Module Construction Standards

Construction and Assembly

  1. Modules shall consist of a butted grid of 1x4 wood with a 1/2" plywood top. All construction shall be screwed and glued together.

  2. Size: Width 24" to 30", length 2', 4' or 6', height when erected: 40" to the top of the mainline roadbed.

  3. Modules shall be constructed so that the front edges of all modules are in line.

  4. Legs shall be made from 2x2 lumber 38 1/2" long. (See figure 3.) Legs are bolted to the sides of the module with 1/4-20 x 2 1/2" carriage bolts, 1/4-20 wing nuts and 1/4" fender washers. For height adjustments, 1/4-20 x 2 1/2" hex head bolts in 1/4-20 'Tee-nuts' shall be installed in the bottom of each leg. (See figure 3.) The Tee nuts shall be cemented into the legs to prevent their loss.

  5. Modules are clamped together with adjoining modules by the use of two 2" size 'C' clamps at each interface.

Standard Rectangular Module Materials

Wood

  1. Plywood for tops. 1/2" A-C grade exterior plywood, smooth side on top.

  2. Side rail for 4' module frame. Standard 1x4 by 4', wood to be straight, free of loose knots, and containing no knots greater than 3/4" in diameter.

  3. Cross rail for module frames. Standard 1x4 with length as needed to fit flush between side rails.

  4. Glue blocks for rectangular frames. Standard 2x2, 3 1/2" long.

  5. Glue blocks for corner module frames. Standard 2x4 cut at 45 along the length into equal pieces. These pieces are to be 3 1/2" long.

  6. Legs for modules. Standard 2x2 38 1/2" long, ends to be prepared as per Figure 3 of the Module Construction Standard.

Hardware

  1. #6 x 1 1/2" flathead phillips wood screw for screwing together top and framework.

  2. 1/4-20 x 2 1/2" carriage bolts. 8 needed.

  3. 1/4" fender washers. 8 needed.

  4. 1/4-20 wing nuts. 8 needed.

  5. 1/4-20 Tee nuts. 4 needed.

  6. 1/4-20 x 2 1/2" hex head machine bolts. 4 needed.

  7. White glue or carpenter's glue for joining wood.

  8. Paint--dark brown water base latex to protect wood and improve appearance. Paint module top, sides and legs.


Figure 1 - Standard 4' Module

This what a standard module looks like in its most basic form. It has a 1/2" plywood and a standard 1x4 framework, glued and screwed together as shown. The legs are attached with wing nuts, so no tools are needed for setup. The module can be either 2' or 2'-6" wide and is 40" from floor to the top of the roadbed.

The module has proven to have good stability once assembled with other modules in a layout. No further bracing is desired. (You may want to add cross bracing when using it by itself at home.) It is light, strong, durable, simple to assemble and level, and it forms a stable foundation for your trackwork and scenery.




Figure 2 - Framework


All numbers refer to the above materials list.

Standard 4' Module

Standard 6' Module




Figure 3a - Fasteners and Legs


All numbers refer to the above materials list.

  1. These 1 1/2" x 1 1/2" corner reinforcing blocks are screwed and glued in place.

  2. These are the minimum and maximum standard widths. Narrower modules don't allow for enough scenery. Wider modules are difficult to handle and are hard to lean across to fix derailments.

  3. Modules wider than 24" shall have extra crosspieces, shown by dotted lines. Rule of thumb - 1/2" plywood should not span more than 24" in more than one direction.

  1. Screw heads must be flush or slightly countersunk so that they do not prevent modules from being clamped together tightly.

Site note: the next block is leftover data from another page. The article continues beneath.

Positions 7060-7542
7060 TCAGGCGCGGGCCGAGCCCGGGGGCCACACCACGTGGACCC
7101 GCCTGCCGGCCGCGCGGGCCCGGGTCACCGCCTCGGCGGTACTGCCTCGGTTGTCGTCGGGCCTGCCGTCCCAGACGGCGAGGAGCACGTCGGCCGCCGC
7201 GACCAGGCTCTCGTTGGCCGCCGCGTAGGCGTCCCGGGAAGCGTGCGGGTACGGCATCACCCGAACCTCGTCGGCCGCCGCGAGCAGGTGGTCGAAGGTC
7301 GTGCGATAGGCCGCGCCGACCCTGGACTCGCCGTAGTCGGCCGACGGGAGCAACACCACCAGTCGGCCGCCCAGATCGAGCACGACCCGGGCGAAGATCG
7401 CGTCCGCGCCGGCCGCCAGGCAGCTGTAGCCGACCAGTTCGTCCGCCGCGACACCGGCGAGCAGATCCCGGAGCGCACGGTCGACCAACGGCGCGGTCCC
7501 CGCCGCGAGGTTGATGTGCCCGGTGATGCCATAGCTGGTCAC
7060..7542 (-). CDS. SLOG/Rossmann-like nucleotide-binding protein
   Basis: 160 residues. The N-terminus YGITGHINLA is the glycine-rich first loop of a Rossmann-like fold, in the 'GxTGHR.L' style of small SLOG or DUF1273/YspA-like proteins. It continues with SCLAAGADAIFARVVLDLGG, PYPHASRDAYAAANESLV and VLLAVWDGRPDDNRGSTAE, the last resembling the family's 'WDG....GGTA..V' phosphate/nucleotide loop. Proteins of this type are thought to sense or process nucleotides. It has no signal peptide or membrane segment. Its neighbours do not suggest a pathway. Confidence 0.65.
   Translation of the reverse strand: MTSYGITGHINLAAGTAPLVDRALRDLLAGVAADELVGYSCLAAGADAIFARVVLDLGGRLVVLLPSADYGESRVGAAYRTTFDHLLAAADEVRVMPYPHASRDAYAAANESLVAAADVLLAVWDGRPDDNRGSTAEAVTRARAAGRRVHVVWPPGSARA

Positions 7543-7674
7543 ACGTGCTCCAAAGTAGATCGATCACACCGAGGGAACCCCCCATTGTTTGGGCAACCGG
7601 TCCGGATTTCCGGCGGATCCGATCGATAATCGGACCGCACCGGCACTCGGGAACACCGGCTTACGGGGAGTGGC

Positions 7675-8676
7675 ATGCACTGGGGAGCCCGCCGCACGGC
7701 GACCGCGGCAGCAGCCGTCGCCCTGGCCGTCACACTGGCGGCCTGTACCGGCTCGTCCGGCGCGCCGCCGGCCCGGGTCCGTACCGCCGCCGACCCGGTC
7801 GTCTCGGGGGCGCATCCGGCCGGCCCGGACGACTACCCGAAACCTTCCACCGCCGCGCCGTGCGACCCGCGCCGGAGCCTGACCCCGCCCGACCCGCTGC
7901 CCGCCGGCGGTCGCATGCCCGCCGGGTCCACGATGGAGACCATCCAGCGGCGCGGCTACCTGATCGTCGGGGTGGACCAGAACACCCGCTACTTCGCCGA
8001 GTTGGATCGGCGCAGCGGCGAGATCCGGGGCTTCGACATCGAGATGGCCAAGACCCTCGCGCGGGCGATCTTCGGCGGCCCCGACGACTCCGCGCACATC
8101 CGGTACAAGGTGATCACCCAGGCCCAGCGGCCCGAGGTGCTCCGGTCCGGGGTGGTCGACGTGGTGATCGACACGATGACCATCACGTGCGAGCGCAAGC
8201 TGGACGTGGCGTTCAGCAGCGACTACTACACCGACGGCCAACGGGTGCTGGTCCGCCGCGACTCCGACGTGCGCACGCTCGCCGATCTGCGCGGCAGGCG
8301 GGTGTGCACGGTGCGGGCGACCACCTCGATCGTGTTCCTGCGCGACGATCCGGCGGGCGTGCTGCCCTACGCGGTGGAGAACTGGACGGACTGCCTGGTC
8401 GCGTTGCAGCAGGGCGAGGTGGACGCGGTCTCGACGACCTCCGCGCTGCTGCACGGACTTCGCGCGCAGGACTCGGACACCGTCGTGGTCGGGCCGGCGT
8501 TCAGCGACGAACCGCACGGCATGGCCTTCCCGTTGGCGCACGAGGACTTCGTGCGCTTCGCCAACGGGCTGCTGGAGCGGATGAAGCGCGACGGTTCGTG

Figure 3b - Fasteners and legs


All numbers refer to the above materials list.

Side and front views

Front view of module with leg

  1. The leg top is not long enough to touch the module top. The weight of the module is supported by the side rails, which rest on the step cut into the legs.

  2. The Tee nut goes into a 5/16" hole which is of 2 1/2" minimum depth. All chips and dust must be removed from the hole before installing the Tee nut. Glue the Tee nut in place to prevent its loss.

  3. The wood screws are offset 1/4" vertically, so that they do not hit each other in the glue block.

  4. The mating face shall be square with the plywood top to prevent gaps, dips, and bowing when modules are clamped together.

Corner Modules

  1. Corner modules shall be constructed as shown in figure 6. Curves on corner modules shall be constructed as shown in figure 7.

  2. Corner modules with curves of greater radius are permissible. These modules or module groups must be the equivalent of a square with sides that are a multiple of two feet, at the point where the module or module group mates to the adjacent modules. For example, the standard corner module is the equivalent of a four foot square.


Figure 6 - Corner Module Frame Specifications


The basic corner module is 1/2" plywood attached to 1x4" framework, as with regular modules. Widths and lengths of mating faces can very between the limits shown. Legs are attached as with standard modules, at the noted locations. (e)

  1. The front edge is 33" long, 32 1/2" with an outside passing track.

  2. The rear edge is 32" long, 25 1/2" if the 30" width is used.

  3. Corner braces are 2x2" blocks, 3 1/2" long.

  4. All frame members are standard 1x4", lengths as required.

  5. Locations of leg attachments.


Figure 7 - Corner module track specifications


Sample 4' square corner module

  1. The light line shows a greater width module (25" instead of 24") which is to be used whenever the outside passing track is to be applied.

  2. These small sections of straight track just after the spanner tracks produce needed spacing between curves and help prevent kinks between the spanners and the module's trackage.

  3. The inside and outside passing tracks are optional.

  4. These are the standard spanner track gaps.